Cliff.
    If you find a post of mine that is missing a pic that you'd like to see, let me know & I'll see if I can find a copy.

  9. #8
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    Quote Originally Posted by Cliff Rogers View Post
    Good on ya.

    Here is another thread destined for the 'best of' hall.
    I'll second that!!
    Have a nice day - Cheers

  10. #9
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    Hey Mods can we sticky this I see it as a great resource now and in the future.

    And cheers for putting this up mate.
    Cheers

    Craig
    Brisbane

  11. #10
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    Quote Originally Posted by hux View Post
    Hey Mods can we sticky this I see it as a great resource now and in the future.

    And cheers for putting this up mate.
    Go here & nominate it.
    https://www.woodworkforums.com/f64/woodwork-forums-16776
    Cliff.
    If you find a post of mine that is missing a pic that you'd like to see, let me know & I'll see if I can find a copy.

  12. #11
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    Step 4. Flat Bed piece,okay this piece is simply flat bar 684mm long by 110mm wide with a material thickness of 10mm. The two end holes on both sides are 8mm and allow the bed to be bolted down with m8 bolts to the end pieces, thereby creating the folder base frame. The first notch you see in the corner allows the bed to sit around the end piece, with this in mind if you cant get a piece of steel 110 wide but in fact wider say up to 150mm then its not a problem youll just have to do a similar notch on the back edge for whatever deviation you go by. Eg 150mm requires a rear notch of 40mm and so forth. Okay the second notch on the front you see is for clearance of the lifting assy pivot point, have a look at the completed picture to get a better understanding if required.
    Through the centre there are 3 holes 8mm in dia these are for the attachment of the brace in step 5 for ridgitity, obviously you will have to countersink the tops so that way the heads of your bolts are not sitting proud, if your happy welding the underneath brace then don’t bother drilling these holes, they are there solely for the drilling and tapping method of assy.
    Okay that’s pretty much it for this step, have fun now

  13. #12
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    Step 5. Flat Bed brace piece, this is solely to add ridgitiy to the bed so that way when you bend say a 1.6mm piece of steel the bed base wont bow on you, trust me it will if you don’t fit it.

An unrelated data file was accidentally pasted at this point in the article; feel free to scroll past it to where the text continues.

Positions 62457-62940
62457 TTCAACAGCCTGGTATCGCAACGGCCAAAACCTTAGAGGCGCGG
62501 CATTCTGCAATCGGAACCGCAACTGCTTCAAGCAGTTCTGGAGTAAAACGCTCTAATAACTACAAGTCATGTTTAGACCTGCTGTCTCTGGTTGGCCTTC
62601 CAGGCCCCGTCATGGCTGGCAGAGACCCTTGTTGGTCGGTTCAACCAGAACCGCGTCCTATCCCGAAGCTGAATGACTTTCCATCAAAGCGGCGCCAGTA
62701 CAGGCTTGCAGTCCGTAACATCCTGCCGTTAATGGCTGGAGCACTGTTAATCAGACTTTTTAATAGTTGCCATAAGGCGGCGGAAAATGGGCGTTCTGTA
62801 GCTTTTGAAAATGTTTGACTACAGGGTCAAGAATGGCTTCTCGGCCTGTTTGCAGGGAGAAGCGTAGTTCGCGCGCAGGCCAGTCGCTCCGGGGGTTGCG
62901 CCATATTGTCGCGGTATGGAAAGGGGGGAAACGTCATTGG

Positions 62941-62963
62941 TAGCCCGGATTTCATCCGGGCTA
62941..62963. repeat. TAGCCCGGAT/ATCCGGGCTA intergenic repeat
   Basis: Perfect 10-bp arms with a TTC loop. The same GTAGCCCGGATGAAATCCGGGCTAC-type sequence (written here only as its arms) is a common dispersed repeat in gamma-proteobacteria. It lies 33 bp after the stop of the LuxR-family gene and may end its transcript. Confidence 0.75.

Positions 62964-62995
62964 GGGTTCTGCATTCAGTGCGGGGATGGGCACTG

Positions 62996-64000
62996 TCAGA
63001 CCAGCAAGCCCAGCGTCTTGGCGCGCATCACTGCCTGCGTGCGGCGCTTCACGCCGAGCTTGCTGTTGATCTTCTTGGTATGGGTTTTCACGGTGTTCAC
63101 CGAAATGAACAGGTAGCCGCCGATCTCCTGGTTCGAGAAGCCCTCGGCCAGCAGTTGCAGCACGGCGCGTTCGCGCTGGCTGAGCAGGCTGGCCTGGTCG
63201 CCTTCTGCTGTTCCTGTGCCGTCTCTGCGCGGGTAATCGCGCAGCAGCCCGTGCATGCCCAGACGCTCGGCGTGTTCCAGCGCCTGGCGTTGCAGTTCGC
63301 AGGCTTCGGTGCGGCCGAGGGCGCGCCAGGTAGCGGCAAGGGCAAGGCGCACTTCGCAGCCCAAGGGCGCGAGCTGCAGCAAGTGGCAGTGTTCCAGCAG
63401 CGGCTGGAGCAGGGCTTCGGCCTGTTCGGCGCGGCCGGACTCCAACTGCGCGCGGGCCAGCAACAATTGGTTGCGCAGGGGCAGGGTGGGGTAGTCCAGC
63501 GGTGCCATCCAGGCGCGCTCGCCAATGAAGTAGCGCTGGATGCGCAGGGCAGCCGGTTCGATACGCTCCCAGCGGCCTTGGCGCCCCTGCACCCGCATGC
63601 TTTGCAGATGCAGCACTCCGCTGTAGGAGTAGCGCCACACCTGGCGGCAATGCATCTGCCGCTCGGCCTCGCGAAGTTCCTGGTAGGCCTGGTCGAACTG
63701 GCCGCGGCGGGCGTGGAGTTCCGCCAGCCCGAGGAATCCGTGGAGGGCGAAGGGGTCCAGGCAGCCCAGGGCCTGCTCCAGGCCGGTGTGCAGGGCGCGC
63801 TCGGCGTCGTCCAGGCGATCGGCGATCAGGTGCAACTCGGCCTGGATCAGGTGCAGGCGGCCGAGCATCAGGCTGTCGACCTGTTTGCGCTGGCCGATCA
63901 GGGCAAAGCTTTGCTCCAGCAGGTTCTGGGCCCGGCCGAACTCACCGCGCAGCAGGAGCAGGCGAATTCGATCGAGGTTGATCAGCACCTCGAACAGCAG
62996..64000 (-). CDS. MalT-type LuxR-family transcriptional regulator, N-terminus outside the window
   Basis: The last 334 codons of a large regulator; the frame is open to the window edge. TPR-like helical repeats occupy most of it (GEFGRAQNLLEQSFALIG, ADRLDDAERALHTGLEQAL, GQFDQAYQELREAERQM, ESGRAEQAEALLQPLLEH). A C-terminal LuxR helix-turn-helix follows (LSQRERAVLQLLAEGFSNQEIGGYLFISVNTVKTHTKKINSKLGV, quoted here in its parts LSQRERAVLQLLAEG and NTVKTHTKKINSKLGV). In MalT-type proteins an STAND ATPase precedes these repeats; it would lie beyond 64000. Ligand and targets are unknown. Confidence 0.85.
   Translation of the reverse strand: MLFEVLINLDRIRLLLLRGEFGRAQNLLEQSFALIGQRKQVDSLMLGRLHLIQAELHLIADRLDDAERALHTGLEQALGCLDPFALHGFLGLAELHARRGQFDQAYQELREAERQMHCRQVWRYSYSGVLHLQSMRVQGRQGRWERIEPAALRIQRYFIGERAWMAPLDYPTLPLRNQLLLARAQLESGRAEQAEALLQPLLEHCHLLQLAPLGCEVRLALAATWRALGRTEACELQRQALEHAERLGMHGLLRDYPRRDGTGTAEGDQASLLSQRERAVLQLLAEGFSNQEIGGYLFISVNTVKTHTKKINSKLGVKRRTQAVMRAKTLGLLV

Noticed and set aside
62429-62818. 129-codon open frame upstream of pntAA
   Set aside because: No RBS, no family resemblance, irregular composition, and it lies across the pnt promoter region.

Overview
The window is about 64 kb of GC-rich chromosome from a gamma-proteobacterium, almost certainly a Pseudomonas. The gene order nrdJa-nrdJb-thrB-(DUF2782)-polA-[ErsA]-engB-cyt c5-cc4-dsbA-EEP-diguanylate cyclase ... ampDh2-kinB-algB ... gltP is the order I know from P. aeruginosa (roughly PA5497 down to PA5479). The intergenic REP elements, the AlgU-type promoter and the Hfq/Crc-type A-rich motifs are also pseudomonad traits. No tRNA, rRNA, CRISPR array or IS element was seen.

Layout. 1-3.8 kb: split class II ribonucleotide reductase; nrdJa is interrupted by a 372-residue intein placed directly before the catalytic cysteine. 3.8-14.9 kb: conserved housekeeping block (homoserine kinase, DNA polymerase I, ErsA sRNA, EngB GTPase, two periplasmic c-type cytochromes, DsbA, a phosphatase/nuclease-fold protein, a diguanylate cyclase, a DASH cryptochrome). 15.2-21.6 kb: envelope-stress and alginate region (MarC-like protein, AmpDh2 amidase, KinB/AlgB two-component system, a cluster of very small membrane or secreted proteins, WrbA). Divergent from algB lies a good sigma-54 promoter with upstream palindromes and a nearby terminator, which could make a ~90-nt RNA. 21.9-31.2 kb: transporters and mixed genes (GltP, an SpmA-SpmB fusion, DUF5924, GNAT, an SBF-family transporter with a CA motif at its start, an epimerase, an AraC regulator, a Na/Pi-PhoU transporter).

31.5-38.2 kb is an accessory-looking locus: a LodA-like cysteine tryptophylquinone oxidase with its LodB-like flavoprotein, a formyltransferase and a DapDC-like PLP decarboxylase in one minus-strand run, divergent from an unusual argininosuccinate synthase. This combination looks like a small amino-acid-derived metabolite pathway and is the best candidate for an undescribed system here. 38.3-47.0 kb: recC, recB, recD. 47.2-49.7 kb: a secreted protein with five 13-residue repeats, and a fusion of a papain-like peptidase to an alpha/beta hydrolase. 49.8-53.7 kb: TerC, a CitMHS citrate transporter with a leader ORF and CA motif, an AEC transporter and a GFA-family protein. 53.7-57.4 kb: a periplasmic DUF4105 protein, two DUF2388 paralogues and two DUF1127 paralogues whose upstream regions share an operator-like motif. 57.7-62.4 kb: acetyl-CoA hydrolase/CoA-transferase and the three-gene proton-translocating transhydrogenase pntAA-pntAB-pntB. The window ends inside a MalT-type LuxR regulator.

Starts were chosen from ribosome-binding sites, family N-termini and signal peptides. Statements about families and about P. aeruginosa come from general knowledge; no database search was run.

Okay its flat steel again 10mm thick, 652mm long and 25mm high, you can use up to 50mm wide for extra ridgitity or if you cant get it for some reason in the 25mm range

  14. #13
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    Step 6. Okay lets fit the two pieces from step 4 and step 5. The flat bed is simply bolted down using two m8 bolts on the end pieces from step 3. That’s it. Now place the flat bed brace bar underneath the flat bed and clamp it along the centre line 19mm back from the front edge, if you drilled the 3 centre holes from above youll see the steel dead smack underneath you. Have a look on the end pieces as well it should cover the 8mm holes you drilled on both sides. Okay drill and tap the flat bar from the end pieces first. Now bolt them up with m8 bolts. You can remove your clamps. If you drilled the three centre holes through your flat bed then now continue these three holes into the flat bed brace using a 6.8mm drill and then tap them m8, dont forget to countersink the holes on the flat bed as required by whatever fastener heads your using, its got to be a flush surface remember. If you didn’t drill the three holes then stitch weld from underneath the flat bed brace onto the flat bed

  15. #14
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    Simso,

    Wondering if you would mind if I was to take your posts and photos and use them to make a project booklet that I could use with yr12 engineering tech students? Due credit of course would be given to you.
    Have a nice day - Cheers

  16. #15
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    Yeh doesnt bother me, its probably a good group project, each group tasked with making a piece and marked on it. The whole thing involves a little bit of lathe work a bit of milling and welding or drilling and tapping or alterantively it can be done with good old fashined hand tools files, hacksaw ect. Part of my apprenticeship was to build a 16 piece working vice with hacksaw and files. Every piece had to be perfectly square and you were deducted 1 mark for every deviation from square on each part of the unit, damn that was hard, but you learnt hand skills quickly
    Steve